How did we do this? Well, it can be difficult to just pull a bunch of interesting people out of a hat, so we used all sorts of tricks to kickstart the process; one of which was to take a Briggs-Meyer personality test while pretending to be each character. Since we already knew what the characters did, we could role-play while answering questions. If the resulting personality types were too similar, we adjusted our answers until we got four broader results, and then changed our approach to writing each character to match.

Now, about that: when writing a character, you use two factors to define their story arc: their wants and their needs. As a generic example: Jimmy might want to find love, but through the course of the story what he realizes is that he needs to love himself first. That tension between want and need drives all good character journeys.

Our four characters share one commonality – none of them are very good with people. This is an intentional flaw that we used to give each of them a need in their stories. But since this is a game, the trick here is that the only way the characters can realize their need is through the player. In order for your players to feel connected to your characters, they must be important to them.

3) Make your characters need the player (and vice versa)

By talking to Winnie, Pierre, Leslie and Jean, and by answering their questions, the player gets to learn more about their personalities and pasts. Answering in certain ways (i.e. enthusiastically) or finding items during missions can get them to open up even more. Doing this also results in the characters expressing emotions towards the player: gratitude, appreciation, teasing affection, etc. – in other words, rewarding player interest with positive emotional feedback. Chances are, your non-player-characters are the ones doing most of the talking, and so they need to confirm and reciprocate whenever the player makes a choice. The prevailing sentiment in all of these conversations is that without the player, the characters wouldn’t come to the realizations, make the connections, or discover the ideas that they ultimately do.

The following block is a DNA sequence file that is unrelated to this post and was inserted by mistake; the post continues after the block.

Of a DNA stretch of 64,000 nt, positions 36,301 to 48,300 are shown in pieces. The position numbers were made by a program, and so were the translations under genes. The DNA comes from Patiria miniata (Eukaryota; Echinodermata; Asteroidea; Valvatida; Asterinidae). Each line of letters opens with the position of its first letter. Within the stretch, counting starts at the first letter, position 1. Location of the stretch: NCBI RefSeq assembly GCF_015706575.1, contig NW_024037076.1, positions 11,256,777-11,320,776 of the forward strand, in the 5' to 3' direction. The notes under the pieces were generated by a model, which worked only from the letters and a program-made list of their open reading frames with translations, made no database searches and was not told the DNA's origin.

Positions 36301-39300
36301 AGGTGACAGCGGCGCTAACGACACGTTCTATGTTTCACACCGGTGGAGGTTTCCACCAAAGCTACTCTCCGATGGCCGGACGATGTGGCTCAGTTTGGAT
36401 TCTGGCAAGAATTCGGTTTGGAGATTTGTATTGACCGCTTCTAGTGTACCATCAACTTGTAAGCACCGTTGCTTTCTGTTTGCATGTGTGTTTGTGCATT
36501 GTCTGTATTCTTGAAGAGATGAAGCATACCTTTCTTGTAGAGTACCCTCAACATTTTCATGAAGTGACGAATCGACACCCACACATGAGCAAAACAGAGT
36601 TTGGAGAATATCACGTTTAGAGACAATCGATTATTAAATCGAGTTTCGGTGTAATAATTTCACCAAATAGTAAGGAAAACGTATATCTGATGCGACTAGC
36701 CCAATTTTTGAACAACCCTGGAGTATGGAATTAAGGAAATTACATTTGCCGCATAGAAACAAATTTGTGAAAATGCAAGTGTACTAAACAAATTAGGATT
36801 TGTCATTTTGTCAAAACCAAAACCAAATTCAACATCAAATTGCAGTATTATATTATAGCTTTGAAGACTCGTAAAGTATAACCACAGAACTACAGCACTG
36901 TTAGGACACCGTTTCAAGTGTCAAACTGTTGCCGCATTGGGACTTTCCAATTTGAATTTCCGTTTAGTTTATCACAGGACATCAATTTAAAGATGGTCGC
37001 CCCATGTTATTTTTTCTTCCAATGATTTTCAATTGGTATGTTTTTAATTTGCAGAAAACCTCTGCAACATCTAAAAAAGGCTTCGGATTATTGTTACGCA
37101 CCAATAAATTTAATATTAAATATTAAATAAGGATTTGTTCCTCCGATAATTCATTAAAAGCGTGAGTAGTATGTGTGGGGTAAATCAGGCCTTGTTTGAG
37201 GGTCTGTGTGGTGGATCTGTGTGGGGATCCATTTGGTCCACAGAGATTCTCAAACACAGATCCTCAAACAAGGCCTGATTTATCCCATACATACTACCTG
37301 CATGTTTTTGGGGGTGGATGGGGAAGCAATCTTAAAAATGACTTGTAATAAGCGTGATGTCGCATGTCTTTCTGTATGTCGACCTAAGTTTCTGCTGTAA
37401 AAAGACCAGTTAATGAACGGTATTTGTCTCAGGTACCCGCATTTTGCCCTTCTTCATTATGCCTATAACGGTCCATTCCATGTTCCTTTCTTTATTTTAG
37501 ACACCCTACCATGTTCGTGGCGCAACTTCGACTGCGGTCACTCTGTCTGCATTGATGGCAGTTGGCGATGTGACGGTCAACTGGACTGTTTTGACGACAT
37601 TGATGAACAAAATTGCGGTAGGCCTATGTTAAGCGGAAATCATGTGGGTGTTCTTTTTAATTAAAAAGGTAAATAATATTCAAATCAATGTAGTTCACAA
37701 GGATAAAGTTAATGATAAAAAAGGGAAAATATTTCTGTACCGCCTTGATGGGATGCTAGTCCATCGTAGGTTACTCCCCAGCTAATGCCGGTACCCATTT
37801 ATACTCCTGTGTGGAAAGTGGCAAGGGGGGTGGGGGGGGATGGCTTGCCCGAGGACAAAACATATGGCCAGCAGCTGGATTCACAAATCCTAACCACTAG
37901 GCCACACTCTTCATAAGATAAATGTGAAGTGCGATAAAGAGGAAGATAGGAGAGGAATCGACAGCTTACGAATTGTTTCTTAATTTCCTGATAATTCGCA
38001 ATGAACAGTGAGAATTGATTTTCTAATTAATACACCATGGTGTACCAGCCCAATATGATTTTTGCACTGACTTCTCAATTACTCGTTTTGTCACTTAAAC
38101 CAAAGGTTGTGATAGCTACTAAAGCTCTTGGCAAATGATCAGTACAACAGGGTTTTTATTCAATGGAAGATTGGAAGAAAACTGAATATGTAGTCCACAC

On a practical level, your characters will have double-duty once again; they need to both provide information and confirm information. This means that as you write what they say, you usually need to be a little less subtle than you might assume. Unless you have a AAA budget and a team of hundreds animating fully-rendered models, your writing is what will allow your players to understand both the characters and the impact your choices are having on them. When in doubt, go for clarity of meaning, even at the expense of subtlety. If your player is unsure whether something they said had a positive or negative (or neutral) effect, they’ll be confused.

4) Make your characters key to your game design

One of the wonders of videogames is that, as active participants, players want to be engaged at all times. But your story or gameplay may not require players to interact with your characters every step of the way. How do you keep those connections alive? By reinforcing your character’s personalities and stories wherever your player goes.

In Alone With You, we did three specific things:

  • designed each of the four environments to reflect their respective character